- Boxall-Hunt, Brian OBE, Commander, RN
- History - WW2, WWI operations
- RAN Ships
- None noted.
- March 2004 edition of the Naval Historical Review (all rights reserved)
Events on D-Day:
At 0130 on 6th June 18,000 Allied paratroops dropped behind the beaches, but were very spread out and were reinforced at dawn (0558), including glider drops.
There were 2,727 ships taking part in the task of the assault and the naval bombardment of the beaches before H-hour. The German Navy made one attack with MTBs from Le Havre on part of the Eastern Task Force and sank the Norwegian destroyer Svenner by torpedo at 0500. At the time they had 35 U-boats and 3 destroyers in French ports. (Though this was the only surface action on D-Day, human torpedoes, E-boats and U-boats were encountered in ensuing weeks.)
The German air force did very little on D-Day though they had 160 serviceable fighters in Northern France out of a total of 183. About 124 had been moved to eastern France on 4th June to conserve them for the future. Air attacks increased by night and during following days included glider bomb attacks. (On D-Day the Germans had altogether 815 aircraft in France).
As to the assault itself, the capture of UTAH by the Americans was easier than expected, most of the casualties being caused by mines. UTAH had, in fact, the least casualties of any beach and considerably less than the 638 suffered during the rehearsal on 28th June in Lyme Bay, which had been attended by 9 E-boats! The US destroyer Corry was also mined off UTAH. OMAHA was the bloodiest of the lot, whilst of the Commonwealth beaches JUNO was the worst, with SWORD being better than JUNO but worse than GOLD. Casualties were as follows:
- 6,603 (1,465 killed)
- 946 (335 killed)
- Not published, estimated 3,000
Up to 22 June:
- 2,006 killed, 8,776 wounded
- 3,012 killed, 15,362 wounded
(In June the Germans lost 28 Generals, 354 Commanders and an estimated 250,000 men – though this figure may be exaggerated).
The Restoration of the Wall Map:
Just as suddenly as the troops had gone ashore, so the Allied Naval Commander and his staff departed from Southwick House and Dryad. One day they filled the establishment and the next they had gone, with only the Wall Map, set to D plus 34, to dominate the room. Chairs and tables, charts and once highly secret papers lay where they had been left.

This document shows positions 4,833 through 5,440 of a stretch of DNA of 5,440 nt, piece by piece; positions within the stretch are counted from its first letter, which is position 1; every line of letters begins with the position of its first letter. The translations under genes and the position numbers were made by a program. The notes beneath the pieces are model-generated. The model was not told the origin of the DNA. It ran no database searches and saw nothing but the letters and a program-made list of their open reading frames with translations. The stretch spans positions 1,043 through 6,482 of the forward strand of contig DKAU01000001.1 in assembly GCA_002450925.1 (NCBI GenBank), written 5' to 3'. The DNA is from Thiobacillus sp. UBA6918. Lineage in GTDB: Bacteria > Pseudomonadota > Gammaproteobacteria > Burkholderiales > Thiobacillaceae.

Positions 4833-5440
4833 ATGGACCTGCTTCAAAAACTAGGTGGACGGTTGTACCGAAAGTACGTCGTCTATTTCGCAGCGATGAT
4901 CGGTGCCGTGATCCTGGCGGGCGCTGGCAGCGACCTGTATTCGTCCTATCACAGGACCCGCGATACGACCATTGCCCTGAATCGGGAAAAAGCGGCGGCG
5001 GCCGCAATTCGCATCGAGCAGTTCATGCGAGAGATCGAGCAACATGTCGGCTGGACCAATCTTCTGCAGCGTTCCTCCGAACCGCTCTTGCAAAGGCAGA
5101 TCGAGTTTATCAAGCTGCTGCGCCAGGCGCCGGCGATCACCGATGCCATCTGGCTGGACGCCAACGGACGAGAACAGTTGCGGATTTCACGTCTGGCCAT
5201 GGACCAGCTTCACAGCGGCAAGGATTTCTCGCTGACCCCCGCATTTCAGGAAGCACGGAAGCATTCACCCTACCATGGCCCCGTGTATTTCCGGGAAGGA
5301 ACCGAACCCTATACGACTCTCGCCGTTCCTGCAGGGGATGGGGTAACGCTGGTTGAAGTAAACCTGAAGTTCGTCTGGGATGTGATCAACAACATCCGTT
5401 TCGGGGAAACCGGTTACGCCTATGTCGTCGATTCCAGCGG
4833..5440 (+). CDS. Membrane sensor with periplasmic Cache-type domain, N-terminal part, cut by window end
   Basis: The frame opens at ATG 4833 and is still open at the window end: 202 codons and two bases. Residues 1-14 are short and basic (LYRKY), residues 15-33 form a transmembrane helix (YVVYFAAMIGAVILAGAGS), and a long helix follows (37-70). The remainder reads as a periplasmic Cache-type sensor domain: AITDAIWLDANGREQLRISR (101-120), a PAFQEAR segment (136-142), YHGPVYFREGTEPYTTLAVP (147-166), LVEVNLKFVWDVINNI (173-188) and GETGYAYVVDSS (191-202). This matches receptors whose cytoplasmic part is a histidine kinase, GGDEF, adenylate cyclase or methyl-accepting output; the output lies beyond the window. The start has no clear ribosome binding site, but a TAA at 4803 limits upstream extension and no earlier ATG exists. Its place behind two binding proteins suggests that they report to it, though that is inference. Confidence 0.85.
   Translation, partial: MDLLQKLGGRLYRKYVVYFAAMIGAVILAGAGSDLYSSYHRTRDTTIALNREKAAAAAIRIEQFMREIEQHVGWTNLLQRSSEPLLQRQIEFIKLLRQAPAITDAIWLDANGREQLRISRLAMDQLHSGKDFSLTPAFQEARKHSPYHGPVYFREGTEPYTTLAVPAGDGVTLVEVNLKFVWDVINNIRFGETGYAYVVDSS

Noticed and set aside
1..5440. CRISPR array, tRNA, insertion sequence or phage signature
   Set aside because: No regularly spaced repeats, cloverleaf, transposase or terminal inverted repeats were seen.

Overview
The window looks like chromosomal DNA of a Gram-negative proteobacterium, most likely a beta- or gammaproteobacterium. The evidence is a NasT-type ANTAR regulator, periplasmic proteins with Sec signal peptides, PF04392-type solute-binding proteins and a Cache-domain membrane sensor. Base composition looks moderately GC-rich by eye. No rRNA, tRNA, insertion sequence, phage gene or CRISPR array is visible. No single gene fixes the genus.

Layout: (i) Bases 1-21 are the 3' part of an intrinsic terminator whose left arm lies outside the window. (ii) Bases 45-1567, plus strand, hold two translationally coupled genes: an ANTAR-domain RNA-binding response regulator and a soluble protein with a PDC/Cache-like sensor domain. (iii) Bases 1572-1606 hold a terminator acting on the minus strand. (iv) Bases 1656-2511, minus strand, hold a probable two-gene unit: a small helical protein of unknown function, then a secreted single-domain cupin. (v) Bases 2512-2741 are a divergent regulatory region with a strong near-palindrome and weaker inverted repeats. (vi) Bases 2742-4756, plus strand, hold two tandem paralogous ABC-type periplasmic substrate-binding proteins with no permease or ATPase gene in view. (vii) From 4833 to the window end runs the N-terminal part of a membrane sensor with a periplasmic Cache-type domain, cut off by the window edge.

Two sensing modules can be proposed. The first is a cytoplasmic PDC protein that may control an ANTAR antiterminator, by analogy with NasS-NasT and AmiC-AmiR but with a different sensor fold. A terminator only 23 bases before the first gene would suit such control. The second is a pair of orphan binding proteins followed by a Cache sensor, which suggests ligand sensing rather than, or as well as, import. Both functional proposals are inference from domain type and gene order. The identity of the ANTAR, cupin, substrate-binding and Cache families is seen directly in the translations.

There was so much to be done to prepare the house for the return of the Navigation School from Greenwich that little could be done to the exposed wall map, and the ravages of time became apparent. The many visiting officers who came to view this room where the liberation had been planned were dismayed to see its state and it was a while before the impetus for restoration started.
The then Captain, Captain Norris, directed his attention to the preservation of the Wall Map as a national relic. A small committee was appointed and with the assistance of appropriate expert dockyard officers, proposed the erection of a glass casing, fitted with internal lighting around the map. As to the settings of the map, only two were really appropriate, either the last setting on D plus 34 or that of H-hour on D-Day. The latter was the obvious choice, and was submitted for approval by the Admiralty, with the recommendation that the symbols used should be of the type used by the ANCXF but of a more permanent nature. As there was no record of the setting of the map on D-Day, it had to be built up with care, using Operation NEPTUNE Naval Operation orders (the copy used was that of Rear Admiral Creasy, Chief of Staff to ANCXF), Report on Operation Overlord, information supplied by Lt. Cdr. I.G. Steel, Royal Navy (ex-staff of ANCXF), information supplied by staff of C-in-C Plymouth, recollections of various officers concerned in the operation, confidential reports of the naval commanders, charts used by ANCXF and similar documents held in Dryad and relevant charts of swept channels.
On 7th August 1946, the D-Day Wall Map (reset to depict the situation at H-hour on 6th June 1944) was formally unveiled in the presence of senior officers of Flag Rank and their equivalents in other services, foreign officers and officers and men of HMS Dryad.